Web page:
Now the best case scenario is that the client likes one design and you only have to bin the other two designs!!! So much work would go into these designs and the worst thing that can happen is that a client says yes to something they aren’t 100% on because they aren’t comfortable saying no.

One thing designers have to remember is that most people don’t immediately like ‘different’.

We do of course because we are designers, we are actively looking for it, but if you're working with a timber manufacturing plant that wants a rebrand and you present your favourite ‘avant garde’ design, it might get knocked back, even if it's the best design you’ve ever done because it is unexpected, it's different. You didn’t slowly introduce them to the idea.

Sarah Conners: Resonating with Ruby’s stylescape we used that as the base and brought some of bright coral orange color from Chris the marker. We introduced Sarah own fashion illustrations and decided that her name will never appear in full (bleeding off the side) because she wants the focus to be on the fashion industry and not her.

That is why stylescapes are so powerful. The client becomes part of the decision making process about their own brand. I obviously experiment with typefaces that I think could work, I spend quite a bit of time colour correcting images so I have a really clear palette and I photoshopping out bits that don’t add to the composition. Ultimately though it is the client, with guidance from me, who decides what elements make it onto the final stylescape.

Once finalised we have our new north star. An inspiration board of epic proportions. Again, a really great stylescape will have a clear colour palette, typography style, tone, texture, energy and inspiration. I should be able to hand this to another designer and they continue on the design part of the project, this marking the end of the strategy phase.

The most wonderful thing is that we are at week 4 of our branding engagement. I probably know more about what the client likes and dislikes than their best friend. This is when I start the actual design work and create the logo. After going through this process I normally present just one logo design. The logo itself is absolutely something I didn’t expect to be presenting at the beginning of the project. The design is so tailored to the clients individual values, style, and aspirations that it's pretty much accepted and celebrated on the spot! I’ve had client hand overs where I just sent a little animated gif via text message because I knew it was bang on!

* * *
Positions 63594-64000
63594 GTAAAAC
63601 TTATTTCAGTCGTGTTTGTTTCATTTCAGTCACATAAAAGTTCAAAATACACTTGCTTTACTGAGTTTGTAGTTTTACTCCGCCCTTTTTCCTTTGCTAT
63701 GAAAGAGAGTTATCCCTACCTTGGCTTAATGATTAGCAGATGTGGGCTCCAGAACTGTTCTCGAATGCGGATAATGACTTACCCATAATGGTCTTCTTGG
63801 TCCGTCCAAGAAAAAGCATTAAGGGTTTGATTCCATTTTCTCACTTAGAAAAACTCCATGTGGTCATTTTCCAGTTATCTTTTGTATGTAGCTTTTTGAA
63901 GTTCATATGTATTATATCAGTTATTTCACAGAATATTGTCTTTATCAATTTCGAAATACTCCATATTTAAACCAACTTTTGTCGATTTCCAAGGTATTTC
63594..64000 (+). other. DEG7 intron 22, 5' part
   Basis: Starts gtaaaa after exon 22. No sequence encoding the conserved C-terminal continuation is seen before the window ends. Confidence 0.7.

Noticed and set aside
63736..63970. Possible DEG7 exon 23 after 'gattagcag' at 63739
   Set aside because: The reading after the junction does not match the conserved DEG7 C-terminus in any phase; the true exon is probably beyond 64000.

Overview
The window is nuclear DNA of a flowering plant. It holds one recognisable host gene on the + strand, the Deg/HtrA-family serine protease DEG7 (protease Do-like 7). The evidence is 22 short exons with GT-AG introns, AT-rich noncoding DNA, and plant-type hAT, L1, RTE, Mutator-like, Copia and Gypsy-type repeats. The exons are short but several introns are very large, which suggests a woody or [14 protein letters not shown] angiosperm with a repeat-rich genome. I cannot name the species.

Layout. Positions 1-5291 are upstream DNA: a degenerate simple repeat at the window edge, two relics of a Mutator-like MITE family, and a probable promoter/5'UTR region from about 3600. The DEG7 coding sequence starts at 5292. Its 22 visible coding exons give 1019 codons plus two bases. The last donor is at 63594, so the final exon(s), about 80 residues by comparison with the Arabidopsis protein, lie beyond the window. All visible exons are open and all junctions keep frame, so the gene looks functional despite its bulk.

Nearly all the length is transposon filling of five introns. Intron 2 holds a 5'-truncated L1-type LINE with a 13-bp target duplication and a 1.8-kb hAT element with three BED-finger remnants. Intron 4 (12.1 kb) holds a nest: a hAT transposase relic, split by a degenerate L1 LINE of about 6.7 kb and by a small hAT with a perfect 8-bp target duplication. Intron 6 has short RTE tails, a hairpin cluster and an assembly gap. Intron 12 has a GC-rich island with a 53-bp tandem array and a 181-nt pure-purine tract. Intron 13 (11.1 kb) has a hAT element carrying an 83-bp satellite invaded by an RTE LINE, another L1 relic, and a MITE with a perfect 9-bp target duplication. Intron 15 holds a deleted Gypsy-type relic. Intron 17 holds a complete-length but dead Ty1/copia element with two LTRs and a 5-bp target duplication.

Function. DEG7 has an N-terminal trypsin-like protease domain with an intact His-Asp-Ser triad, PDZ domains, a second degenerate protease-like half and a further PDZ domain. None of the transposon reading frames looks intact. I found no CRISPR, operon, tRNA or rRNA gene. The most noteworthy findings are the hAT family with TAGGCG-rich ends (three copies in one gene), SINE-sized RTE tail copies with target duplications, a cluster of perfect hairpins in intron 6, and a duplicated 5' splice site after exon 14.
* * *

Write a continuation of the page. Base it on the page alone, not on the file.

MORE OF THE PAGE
Some of Sarah’s final assets. A website, stationary and instagram styling.

Using stylescape has removed the grand reveal relished in by so many designers and created a truly collaborative process where often I consider my role one of guide and facilitator rather than designer. Building such a process into my visual branding package has been an absolute game changer. I can now guarantee that I will design a brand that is 100% you or your company, while reducing project turn around time to 3 - 5 weeks. I have removed those overwhelming client presentations and greatly expanded my repertoire on the designs I create.

If you're interested in working together and experiencing stylescapes in their full glory please don’t hesitate to reach out, my email is The latest lockdown had caused a few openings in my schedule! In the meantime, here are some resources if you're interested in creating your own stylescapes, don’t think they are limited to branding projects either - putting together one for your bathroom renovation or the next massive house party is a great way to collect and curate ideas and create a new north for your project!

Images Resources





Mr MockUp

Design Cuts

Creative market

Fonts in the Wild


Real life!

Typography Resources

Massara David

Pangram Pangram Foundry

Pizza Typefaces

Atipo Foundry

Milieu Grotesque

Tight Type

Kilm Type Foundry

Ivan Tsanko

Future Fonts

Studio Muhittin Güneş.

Video of the Week
Brené Brown | Daring Classrooms | SXSWedu 2017
Podcast of the week
How to Design a Brand That Makes you (And Your Audience) Feel Good
Font of the Week
Cirka: Font of the week by Nick Losacco